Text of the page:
Victor And The Nipper Building

The Nipper Building was built by the Victor Talking Machine Company as its manufacturing area. It started from being a small machine shop in 1901 and then it grew into a massive 58-acre complex by 1929.

The Victor Company, which earned the moniker “a city within the city of Camden,” was built with 31 buildings. The Nipper Building, otherwise referred to as Building 17, is the most famous building in the complex.

The Stained Glass Windows

When people think about the whole Victor complex in Camden, they would easily identify it with the stained glass windows. These windows, which had been attributed for the building’s popularity, depict the “My Master’s Voice” painting by British artist Francis Barraud.

According to a story, Barraud’s brother died and left his dog under Barraud’s care. When he was playing his phonograph, the dog was seen as listening closely and thinking that he was hearing his master’s voice. Barraud thought the scene looked like an interesting subject and decided to capture it through painting.

Fate Of The Buildings

RCA bought the Victor company in 1929. Then in the 80s, it sold the company to General Electric. By 1993, all original buildings of the Victor company suffered from abandonment. Some of the buildings were torn down. Others were turned into different spaces such as soccer fields for Rutgers-Camden students.

Even after it was abandoned, the Nipper Building sat untouched and empty for a period of 10 years. Nobody wanted it to go simply because of its look and historic presence.

What happened to the windows?

Atop and on all four sides of the former RCA Victor building are identical stained glass windows that bear the popular trademark “Nipper” which is a white terrier with brown ears. After being installed in 1916, RCA Victor decided to remove the four windows and adopt a new logo. Ten years later, the company returned the Nipper logo and commissioned the Philadelphia company, the same company that built the originals, to craft the second set of windows.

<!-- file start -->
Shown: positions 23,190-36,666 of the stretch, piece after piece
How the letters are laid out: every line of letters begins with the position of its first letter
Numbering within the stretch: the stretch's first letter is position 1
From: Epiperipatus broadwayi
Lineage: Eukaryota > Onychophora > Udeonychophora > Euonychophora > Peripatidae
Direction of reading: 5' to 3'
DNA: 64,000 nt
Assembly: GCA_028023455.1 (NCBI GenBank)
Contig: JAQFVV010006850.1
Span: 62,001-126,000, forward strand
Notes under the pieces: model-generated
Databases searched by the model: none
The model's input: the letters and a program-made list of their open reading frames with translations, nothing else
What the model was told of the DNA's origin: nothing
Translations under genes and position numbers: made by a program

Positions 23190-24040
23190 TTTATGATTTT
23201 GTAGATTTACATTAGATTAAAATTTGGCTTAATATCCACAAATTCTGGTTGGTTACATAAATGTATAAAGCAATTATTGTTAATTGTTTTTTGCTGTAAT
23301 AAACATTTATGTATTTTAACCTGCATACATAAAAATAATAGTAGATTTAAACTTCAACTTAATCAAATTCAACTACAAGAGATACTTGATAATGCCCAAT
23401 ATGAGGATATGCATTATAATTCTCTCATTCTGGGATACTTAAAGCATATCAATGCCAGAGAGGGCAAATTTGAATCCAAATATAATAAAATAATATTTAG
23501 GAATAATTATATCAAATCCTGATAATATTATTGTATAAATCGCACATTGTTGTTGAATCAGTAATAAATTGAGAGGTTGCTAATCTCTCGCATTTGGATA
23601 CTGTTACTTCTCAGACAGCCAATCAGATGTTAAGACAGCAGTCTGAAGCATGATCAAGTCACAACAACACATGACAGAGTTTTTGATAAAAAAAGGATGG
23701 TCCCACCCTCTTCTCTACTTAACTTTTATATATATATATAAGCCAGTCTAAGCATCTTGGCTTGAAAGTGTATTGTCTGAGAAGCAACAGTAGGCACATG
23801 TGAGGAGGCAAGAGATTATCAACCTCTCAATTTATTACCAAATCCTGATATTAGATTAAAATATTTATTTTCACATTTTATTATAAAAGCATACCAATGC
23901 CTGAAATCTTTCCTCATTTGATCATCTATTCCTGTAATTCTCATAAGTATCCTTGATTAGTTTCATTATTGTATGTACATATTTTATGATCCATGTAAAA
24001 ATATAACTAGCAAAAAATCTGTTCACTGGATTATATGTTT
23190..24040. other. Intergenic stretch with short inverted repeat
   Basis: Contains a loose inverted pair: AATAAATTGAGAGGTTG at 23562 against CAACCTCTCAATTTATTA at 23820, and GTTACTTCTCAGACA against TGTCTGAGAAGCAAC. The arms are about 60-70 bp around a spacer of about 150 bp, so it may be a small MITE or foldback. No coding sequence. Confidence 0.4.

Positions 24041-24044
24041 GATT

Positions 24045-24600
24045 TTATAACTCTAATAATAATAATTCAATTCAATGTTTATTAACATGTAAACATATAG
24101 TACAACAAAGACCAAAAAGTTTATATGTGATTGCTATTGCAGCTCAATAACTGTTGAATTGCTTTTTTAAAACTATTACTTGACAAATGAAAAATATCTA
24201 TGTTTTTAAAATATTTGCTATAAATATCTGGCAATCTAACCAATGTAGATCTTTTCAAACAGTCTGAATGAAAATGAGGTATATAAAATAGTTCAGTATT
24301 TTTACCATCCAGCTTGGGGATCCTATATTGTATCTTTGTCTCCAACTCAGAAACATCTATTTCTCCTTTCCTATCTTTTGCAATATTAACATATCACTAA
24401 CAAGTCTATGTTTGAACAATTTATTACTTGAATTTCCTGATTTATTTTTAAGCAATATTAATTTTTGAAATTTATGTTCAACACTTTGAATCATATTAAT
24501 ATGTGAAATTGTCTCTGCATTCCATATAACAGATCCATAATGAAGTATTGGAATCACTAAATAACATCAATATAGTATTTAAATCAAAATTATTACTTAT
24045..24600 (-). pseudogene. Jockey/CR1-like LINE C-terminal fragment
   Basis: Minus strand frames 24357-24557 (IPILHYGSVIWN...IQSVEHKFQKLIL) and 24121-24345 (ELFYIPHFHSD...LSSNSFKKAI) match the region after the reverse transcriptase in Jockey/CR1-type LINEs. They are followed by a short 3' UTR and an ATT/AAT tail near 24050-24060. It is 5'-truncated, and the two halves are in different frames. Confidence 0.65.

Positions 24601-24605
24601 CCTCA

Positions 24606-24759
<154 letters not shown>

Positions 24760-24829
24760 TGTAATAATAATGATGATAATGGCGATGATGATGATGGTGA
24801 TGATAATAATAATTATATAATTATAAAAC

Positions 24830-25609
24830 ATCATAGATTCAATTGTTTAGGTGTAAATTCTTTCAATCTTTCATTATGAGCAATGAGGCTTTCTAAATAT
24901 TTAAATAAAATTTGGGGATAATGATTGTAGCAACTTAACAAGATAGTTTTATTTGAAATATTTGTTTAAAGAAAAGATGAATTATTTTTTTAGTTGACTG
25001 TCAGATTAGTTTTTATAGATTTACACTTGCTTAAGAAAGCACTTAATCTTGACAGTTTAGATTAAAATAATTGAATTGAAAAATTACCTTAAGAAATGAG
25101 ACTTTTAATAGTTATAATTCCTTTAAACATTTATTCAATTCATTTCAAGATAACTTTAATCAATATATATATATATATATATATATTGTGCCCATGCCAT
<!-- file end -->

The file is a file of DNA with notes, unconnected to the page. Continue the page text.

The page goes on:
Subsequent vandalism had caused the second set of windows to be dismantled and replaced by a third set which had no frame. This same set is the one which remains nestled atop the tower.

Resurrecting Nipper

In 2004, the $75 million transformation of the RCA Building 17 was finally completed. However, the individual glass panels started to blow into the building’s interior some time later. It was said that the wind, water, and pigeons have caused the internal frames to become weaker thereby making them unable to hold the panels in place.

A Permanent Exhibit

The grand reopening of the Camden County Historical Society Museum on May 15, 2016 also marked the 100th anniversary year of the installation of the circular Nipper windows. In celebration of the anniversary and reopening, the well-loved Nipper window was highlighted in the exhibit. Today, the public can view the restored window as a permanent exhibit in the museum.